Confession: I ride the Mommy teeter totter.
Teeter: On one side, there is the almost irresistible instinct to shield my children from every harm that might befall them, to go before them and prepare the way.
Totter: The knowledge that they must themselves be prepared to enter the world and able to handle the blows that will undoubtedly come their ways.
At a playdate my little one was 4. All excited, arms and legs moving, mouth yelling and hollering in free delight. Running upstairs to meet friends only to encounter a door slammed in his face.
“We don’t want you.”
Standing on the landing, play sword dangling, eyes filling with tears he looked down at me. My emotions formed quicker than my thoughts.
Instinctively I gathered our things and we left.
Was I protecting him?
Each situation I now wonder: Is this something designed for real-world training, or a time I need to protect them? Are my responses fueled by a desire to be the best parent for them or am I safeguarding my mommy heart? Or even worse - my mommy pride?
My child at 7 is beautiful and fun and feisty; willing to play and laugh with anyone. I watched her playing a rousing game of tag with some classmates while her sibling participated in a soccer game. Slowly the mood of the group started to shift from play to teasing and then disintegrated into unkind.
The only one unaware of the change was my daughter, and I was painfully mindful that she was becoming the brunt of a new game that would not end well. I walked to the group and as my presence was felt the kids looked at me sheepishly and scattered. My little girl glared at me in frustration.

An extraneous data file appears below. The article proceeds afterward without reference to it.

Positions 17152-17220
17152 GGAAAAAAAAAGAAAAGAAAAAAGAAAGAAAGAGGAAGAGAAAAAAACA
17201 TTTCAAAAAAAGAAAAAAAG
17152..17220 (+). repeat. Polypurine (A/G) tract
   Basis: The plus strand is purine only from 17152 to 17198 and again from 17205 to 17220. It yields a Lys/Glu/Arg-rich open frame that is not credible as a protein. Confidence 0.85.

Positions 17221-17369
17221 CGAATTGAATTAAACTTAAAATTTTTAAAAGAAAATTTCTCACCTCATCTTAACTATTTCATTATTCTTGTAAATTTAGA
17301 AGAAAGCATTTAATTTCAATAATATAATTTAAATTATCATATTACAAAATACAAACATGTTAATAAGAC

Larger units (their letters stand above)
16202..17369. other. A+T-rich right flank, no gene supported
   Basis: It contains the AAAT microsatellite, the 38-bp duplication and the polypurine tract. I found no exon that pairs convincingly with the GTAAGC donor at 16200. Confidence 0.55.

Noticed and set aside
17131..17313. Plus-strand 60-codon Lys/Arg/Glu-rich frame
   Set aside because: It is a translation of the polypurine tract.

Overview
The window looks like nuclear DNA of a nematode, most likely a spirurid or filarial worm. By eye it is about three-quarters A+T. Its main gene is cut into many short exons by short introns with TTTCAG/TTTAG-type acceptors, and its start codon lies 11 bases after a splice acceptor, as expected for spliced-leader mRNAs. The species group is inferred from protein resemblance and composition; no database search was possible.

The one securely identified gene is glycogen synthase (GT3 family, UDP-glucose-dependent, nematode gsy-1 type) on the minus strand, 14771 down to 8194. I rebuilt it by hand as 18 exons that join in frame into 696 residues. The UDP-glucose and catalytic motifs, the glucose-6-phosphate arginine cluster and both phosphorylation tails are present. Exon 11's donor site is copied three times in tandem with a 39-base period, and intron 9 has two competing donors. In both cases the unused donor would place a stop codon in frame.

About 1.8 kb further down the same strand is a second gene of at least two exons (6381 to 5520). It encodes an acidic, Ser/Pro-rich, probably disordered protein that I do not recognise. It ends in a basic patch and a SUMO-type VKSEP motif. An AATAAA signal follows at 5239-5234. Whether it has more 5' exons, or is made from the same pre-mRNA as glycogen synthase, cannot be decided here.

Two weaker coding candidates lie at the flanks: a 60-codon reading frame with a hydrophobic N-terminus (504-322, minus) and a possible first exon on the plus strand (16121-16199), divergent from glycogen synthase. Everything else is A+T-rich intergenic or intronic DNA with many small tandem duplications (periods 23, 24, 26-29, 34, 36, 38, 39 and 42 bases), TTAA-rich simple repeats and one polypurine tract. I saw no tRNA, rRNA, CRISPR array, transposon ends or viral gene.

She wondered why I couldn’t let her enjoy this moment of blessed community. It has always been the ache of her soul to have a gaggle of friends and giggles and attention. To her, I was the killjoy with a mission to keep her from friendships.
Her irritation quickly moved to anger. “Why do you always ruin everything, mom?”
I knew that to alert her to my protection was to shine a light on the fraudulent camaraderie.
I smiled small and let her pout.
Conferences came around and the teacher slowly pointed out that my second grader had not turned in any of her math homework. We were surprised that there even was any schoolwork at all. None had made it to the kitchen table during homework rounds.
The teacher hadn’t alerted us sooner because “I just thought that was the way things went at your house.”
Should I have not allowed the natural consequences? Should I have been cushioning her in school from the repercussions that she needed to feel? Or would it just preserve my pride in being the mommy that has it all together?
Maybe I read the entire situation all wrong?
The tension of the teeter totter shifts quicker than I can anticipate. They change. I change. The world races along at an adult pace willing the kids to grow quickly.
“Catch up,” it seems to call!
I grasp and balance and try to offset the uncertainty. Sometimes it works, sometimes I tumble into the sandbox. Always I find peace when speaking truth.
Dusting myself off after a fall: “He knows the plans He has for them, plans for a hope and a future.” (Jeremiah 29:11)
Shifting to regain balance: “I give thanks to you, Jesus, for they are fearfully and wonderfully made.” (Psalm 139:14)
Fearful that God’s plans will overwhelm them: “He can make a mountain into a highway” (Isaiah 49:11)
It’s in the realization that I serve Him,
not the sweet children I have (whose hearts are so tender),
not my husband (who I long to please and honor),
not myself (and the pride that rears its head).
Jesus is the same yesterday and today and tomorrow. He never teeters or shifts or reacts from rash emotion or pride. He gives me eyes to see and grace when I fail. And He is the one who will be glorified.